2. Brewers OF Lewis Brinson (from Rangers): The Brewers acquired Brinson as the main prospect in the deal for catcher Jonathan Lucroy and reliever Jeremy Jeffress at a time when it was still difficult to determine what kind of prospect Brinson could be. He'd hit .332 with 20 homers, 18 steals and a 1.004 OPS across three levels in a breakout 2015 but had seen his numbers fall to .237/.280/.431 back at Double-A Frisco. Twelve months later, it's pretty clear he's the real deal.'s No. 18 overall prospect is hitting .345/.417/.569 with 10 homers and 11 steals in 67 games for Triple-A Colorado Springs while providing impressive defense in center, proving to be the five-tool threat the Brewers were hoping for on deadline day. He's already played 14 games with Milwaukee and seems to be on his way back to the NL Central leaders. The next step is putting it together at the Major League level, but given all Brinson has done in the system thus far, it shouldn't be long before he's making a consistent big-league impact. Trending: Up
3. Yankees OF Clint Frazier (from Indians): Not surprisingly, the Yankees are going to keep popping up on this list. Frazier came over from Cleveland in the Andrew Miller trade but struggled out of the gate in Triple-A Scranton/Wilkes-Barre. He did a better job of making the most of his trademark bat speed this season at the same level, hitting .256/.344/.473 with 12 homers in 74 games before getting called up on July 1. Still, the 2013 first-rounder might have earned a stagnant trending grade here, if not for the way he's performed since joining the Bronx Bombers. Frazier is hitting .277/.284/.569 with three homers, two triples and six doubles in 17 games with the Yankees -- numbers that have been good enough to earn a starting spot in left field of late, pushing Brett Gardner over to center and squeezing out Jacoby Ellsbury. At just 22, the right-handed slugger has joined forces with Aaron Judge to give the Yanks two rookie sensations in the corner outfield spots, a pairing that could last a while in the Bronx. Trending: Up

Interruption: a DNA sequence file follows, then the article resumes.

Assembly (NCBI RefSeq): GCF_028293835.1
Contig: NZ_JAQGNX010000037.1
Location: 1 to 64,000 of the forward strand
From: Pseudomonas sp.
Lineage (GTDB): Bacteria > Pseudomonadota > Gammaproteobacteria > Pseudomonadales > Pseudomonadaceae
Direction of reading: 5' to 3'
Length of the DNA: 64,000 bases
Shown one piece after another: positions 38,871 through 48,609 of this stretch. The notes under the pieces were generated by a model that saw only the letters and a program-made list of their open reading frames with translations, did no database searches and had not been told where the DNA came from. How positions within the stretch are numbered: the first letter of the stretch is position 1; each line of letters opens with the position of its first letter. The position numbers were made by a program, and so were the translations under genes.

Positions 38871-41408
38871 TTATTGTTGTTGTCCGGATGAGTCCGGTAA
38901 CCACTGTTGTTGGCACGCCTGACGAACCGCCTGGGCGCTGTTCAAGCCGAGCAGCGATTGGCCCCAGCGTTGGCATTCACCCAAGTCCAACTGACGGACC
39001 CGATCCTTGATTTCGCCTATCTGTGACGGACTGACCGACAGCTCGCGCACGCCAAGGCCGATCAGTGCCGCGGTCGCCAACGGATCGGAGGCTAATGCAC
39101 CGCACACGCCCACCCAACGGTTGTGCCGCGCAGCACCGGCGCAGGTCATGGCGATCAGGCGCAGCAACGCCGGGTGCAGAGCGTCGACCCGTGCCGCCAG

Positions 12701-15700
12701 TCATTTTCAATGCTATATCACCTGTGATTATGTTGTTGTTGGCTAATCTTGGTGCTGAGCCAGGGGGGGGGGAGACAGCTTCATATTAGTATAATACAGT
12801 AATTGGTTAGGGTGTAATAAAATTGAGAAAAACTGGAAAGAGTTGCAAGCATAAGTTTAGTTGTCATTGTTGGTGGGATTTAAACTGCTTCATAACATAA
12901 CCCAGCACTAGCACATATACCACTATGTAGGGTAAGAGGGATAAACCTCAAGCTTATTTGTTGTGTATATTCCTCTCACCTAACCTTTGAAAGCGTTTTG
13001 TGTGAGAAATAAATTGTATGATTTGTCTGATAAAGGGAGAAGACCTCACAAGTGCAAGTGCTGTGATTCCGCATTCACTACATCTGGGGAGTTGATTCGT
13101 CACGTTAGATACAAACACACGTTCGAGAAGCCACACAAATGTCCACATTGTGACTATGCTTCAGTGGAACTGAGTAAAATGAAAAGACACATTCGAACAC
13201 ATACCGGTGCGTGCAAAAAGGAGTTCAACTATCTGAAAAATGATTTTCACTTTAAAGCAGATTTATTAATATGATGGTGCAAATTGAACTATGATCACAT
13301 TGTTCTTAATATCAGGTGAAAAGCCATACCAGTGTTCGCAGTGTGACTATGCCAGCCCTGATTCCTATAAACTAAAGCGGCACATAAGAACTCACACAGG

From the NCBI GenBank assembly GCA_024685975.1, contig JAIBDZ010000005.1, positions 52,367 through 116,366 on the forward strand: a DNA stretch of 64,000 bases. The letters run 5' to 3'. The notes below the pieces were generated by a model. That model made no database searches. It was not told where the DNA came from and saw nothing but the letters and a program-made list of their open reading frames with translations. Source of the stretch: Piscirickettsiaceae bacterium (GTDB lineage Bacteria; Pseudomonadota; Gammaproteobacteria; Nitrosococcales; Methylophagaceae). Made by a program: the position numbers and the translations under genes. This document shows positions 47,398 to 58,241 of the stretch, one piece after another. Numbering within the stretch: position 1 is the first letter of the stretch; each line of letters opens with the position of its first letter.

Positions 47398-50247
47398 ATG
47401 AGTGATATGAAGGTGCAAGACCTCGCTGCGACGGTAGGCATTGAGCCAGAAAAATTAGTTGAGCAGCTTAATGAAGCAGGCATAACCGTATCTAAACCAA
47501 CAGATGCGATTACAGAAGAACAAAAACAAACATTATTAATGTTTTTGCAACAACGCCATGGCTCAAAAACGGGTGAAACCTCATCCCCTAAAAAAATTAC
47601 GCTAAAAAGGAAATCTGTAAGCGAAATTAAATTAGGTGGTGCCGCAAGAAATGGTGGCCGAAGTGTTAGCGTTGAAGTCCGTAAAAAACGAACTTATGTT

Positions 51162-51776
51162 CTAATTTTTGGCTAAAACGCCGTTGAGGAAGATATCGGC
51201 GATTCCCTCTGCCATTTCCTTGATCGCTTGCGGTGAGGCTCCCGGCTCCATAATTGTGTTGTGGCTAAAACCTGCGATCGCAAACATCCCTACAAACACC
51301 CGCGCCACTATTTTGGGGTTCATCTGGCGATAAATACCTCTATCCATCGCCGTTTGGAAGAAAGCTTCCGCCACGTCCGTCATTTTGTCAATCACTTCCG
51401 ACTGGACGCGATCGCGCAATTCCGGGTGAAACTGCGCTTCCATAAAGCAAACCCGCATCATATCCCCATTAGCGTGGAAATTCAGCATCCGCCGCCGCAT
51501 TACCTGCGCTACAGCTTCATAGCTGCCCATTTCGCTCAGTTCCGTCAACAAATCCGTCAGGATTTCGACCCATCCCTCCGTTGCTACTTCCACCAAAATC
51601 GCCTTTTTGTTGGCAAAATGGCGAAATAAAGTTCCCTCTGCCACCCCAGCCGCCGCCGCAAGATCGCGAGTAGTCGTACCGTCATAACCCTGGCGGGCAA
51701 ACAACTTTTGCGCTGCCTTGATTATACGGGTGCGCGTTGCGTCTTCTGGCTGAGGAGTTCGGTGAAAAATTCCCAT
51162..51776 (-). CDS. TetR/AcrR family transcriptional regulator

4. Padres RHP Anderson Espinoza (from Red Sox): This is the first of two one-for-one trades on this list, yet it still had a blockbuster feel. Espinoza was only 18 and in the midst of his stateside debut while drawing unfair comparisons to Red Sox great Pedro Martinez when he was dealt for All-Star left-hander Drew Pomeranz. The move was a small shock, given the way the Sox had praised the Venezuelan right-hander and his development over his first two seasons in the system. Yet a year later, Espinoza has been an example of why low-level pitching can still be far from a sure thing. He hasn't pitched in a game this year after experiencing forearm tightness in April and is still working his way back to full health. As such, he's fallen from No. 25 in's preseason prospect rankings to No. 61 in the update. When healthy, the 19-year-old has an impressive fastball and two above-average off-speed pitches in his curve and changeup. But until he can put that arsenal on display on a Minor League mound again, his stock will continue to drop. Trending: Down